Addressing the Empty Plinth: Lessons from Gallery Shows and Public ArtJeremy Wolin (BIA 2019)
This past September, a retrospective of the work of British sculptor Rachel Whiteread opened at the National Gallery of Art in Washington, DC. Whiteread is well-known for casting the negative spaces created by objects as small as a toilet paper tube and as large as a house, pushing the boundaries of the medium in the process. The show winds through Whiteread’s work chronologically, starting with her earliest explorations of space and highlighting her most high-profile sculptures, including Ghost (1990), a plaster cast of a North London parlor, and House (1993), the temporary concrete vestige of a demolished East London terrace house.
At the show’s end sits a maquette, about three feet tall, of Whiteread’s Monument (2001), the third installment of the Royal Society of Arts’ Fourth Plinth Project. The project began in 1998 as an effort to temporarily inhabit the lone empty plinth in London’s Trafalgar Square, a pedestal left open since its construction in 1841 due to a combination of insufficient funds and controversy over whom to memorialize at that location. Whiteread’s two predecessors, Mark Wallinger and Bill Woodrow, each alluded to social themes in their works, but both fell back on the male figure or bust as a means of symbolizing humanity. Whiteread’s intervention signified new territory. Visible in the show’s documentation images and in the maquette itself, her gesture inverted the base in both form and materiality, recreating a replica of the solid plinth in cast resin and placing it upside-down on the original to create a mirror image.
The removal of Confederate monuments throughout the United States, increasingly frequent since the Charleston church shooting and Charlottesville Unite the Right rally, has provided many municipalities with empty plinths like that of Trafalgar Square. Under an hour’s drive from the National Gallery, the city of Baltimore, Maryland, removed four statues in summer 2017, leaving four open platforms. Earlier that year, New Orleans officials removed three monuments amid protest, resulting in similarly unresolved plinths. This past August, students in Chapel Hill, North Carolina, pulled down a Confederate soldier themselves, one year after activists in neighboring Durham toppled that city’s statue.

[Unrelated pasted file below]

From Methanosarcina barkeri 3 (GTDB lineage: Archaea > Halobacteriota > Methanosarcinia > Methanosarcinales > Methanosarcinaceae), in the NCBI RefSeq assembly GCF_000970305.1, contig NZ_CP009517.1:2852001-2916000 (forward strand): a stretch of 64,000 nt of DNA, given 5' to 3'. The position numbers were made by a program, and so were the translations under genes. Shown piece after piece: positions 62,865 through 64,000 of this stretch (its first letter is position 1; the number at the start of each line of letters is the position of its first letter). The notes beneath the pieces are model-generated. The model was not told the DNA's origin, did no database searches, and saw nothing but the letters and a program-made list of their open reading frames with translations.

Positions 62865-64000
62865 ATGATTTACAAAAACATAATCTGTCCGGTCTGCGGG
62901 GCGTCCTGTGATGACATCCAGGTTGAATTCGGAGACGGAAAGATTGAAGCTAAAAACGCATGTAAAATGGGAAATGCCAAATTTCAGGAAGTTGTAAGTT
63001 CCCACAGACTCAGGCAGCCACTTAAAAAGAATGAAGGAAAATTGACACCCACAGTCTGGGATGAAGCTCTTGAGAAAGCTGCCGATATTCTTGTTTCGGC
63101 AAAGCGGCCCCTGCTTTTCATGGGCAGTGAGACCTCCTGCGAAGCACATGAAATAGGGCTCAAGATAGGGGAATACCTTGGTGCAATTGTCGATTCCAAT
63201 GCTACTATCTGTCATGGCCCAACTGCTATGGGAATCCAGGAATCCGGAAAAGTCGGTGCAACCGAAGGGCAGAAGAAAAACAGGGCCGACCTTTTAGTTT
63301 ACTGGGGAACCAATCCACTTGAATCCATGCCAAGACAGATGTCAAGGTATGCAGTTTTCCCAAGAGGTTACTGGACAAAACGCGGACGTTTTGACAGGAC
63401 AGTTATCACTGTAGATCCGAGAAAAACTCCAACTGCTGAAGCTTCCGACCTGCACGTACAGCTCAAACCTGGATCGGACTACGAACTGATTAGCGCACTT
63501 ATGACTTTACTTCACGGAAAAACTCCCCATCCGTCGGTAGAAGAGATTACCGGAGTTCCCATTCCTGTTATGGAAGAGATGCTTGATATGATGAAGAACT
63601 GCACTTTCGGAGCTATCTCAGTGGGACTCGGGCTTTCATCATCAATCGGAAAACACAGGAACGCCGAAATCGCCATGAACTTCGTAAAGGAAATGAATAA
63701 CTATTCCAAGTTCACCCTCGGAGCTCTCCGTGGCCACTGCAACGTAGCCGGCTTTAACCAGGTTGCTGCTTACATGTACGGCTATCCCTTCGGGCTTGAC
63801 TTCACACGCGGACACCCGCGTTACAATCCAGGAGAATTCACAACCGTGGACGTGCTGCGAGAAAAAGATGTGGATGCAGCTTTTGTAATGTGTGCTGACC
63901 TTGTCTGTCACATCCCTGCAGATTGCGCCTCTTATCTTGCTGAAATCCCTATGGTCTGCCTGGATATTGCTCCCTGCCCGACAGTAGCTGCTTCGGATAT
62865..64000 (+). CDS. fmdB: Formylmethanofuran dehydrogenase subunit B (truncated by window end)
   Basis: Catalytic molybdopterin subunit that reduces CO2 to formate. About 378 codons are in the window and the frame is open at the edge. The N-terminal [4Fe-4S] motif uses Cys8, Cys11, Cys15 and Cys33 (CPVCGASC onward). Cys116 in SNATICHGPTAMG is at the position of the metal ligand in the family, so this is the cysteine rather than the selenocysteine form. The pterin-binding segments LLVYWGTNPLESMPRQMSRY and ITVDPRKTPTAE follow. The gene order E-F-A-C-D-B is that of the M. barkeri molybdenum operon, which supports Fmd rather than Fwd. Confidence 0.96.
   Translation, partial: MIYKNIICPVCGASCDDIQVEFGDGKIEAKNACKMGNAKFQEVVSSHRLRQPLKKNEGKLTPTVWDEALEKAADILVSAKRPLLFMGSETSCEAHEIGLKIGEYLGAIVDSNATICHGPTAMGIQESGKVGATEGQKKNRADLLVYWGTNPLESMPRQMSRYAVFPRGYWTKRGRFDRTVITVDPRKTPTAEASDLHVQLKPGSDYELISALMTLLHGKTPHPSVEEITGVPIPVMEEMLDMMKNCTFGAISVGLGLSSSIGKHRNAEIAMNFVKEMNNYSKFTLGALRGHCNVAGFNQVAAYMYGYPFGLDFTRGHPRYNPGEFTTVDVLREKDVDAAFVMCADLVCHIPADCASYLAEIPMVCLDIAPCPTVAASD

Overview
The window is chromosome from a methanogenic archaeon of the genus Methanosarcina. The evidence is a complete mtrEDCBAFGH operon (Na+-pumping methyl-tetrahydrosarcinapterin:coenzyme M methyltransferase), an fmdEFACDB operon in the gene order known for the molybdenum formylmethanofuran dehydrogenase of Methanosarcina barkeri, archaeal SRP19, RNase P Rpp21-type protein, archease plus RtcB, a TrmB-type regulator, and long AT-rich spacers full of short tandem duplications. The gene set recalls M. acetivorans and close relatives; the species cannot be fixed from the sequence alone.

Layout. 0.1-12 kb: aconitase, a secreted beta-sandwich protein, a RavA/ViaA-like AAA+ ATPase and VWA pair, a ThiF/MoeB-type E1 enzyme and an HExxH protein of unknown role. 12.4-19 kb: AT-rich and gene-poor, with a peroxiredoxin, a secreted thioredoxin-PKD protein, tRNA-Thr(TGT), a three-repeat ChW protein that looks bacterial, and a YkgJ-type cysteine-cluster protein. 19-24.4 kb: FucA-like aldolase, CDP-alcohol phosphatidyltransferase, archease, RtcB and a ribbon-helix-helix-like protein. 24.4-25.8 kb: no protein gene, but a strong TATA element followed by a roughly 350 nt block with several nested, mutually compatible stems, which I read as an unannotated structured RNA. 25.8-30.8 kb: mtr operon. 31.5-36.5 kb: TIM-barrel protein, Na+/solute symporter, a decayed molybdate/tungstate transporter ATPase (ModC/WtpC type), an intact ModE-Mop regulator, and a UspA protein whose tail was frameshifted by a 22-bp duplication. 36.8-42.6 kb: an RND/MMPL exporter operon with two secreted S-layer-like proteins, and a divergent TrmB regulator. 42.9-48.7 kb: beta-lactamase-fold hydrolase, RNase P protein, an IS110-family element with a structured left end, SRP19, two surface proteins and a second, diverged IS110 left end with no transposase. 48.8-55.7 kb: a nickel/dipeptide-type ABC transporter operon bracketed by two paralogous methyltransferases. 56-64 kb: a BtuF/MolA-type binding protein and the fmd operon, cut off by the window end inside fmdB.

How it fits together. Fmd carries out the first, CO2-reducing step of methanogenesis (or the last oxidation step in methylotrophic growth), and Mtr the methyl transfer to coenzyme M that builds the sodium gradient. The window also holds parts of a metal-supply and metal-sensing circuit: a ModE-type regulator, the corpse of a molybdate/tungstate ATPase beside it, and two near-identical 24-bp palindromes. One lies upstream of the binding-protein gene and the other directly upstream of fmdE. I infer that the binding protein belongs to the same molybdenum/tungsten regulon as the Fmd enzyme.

Whiteread’s Monument is not alone in alluding to the diverse potentials of these newly empty spaces. By 2001 and even much earlier, the plinth already stood as a relic of an earlier era. Modernists, like Constantin Brancusi, subsumed it into their sculpture, Minimalists discarded it in favor of a more direct relationship between the viewer and the work. With Maya Lin’s Vietnam Veterans Memorial, the plinth became old-fashioned in more populist monumentation as well. Yet plinths remain in the built environment, supporting monuments that long outlive their makers. Instead of decisively answering the question of what to do with the space atop this outdated object, Whiteread forgoes the statue and materializes the absence in its place.
Though undoubtedly the photos and maquette of Monument do not compare to experiencing the work in person, their presence in the National Gallery alludes to the roles of documentation and proposal materials in exposing such works to a wider public. Artist sketches and renderings often lack the awe of built works, but have the power to distort the image to create highly curated messages about the artist’s intent. The space of the proposal also allows for the communication of works too impractical, too expensive, or too provocative to build in full physical form. This, in a way, makes the proposal a more democratic monument.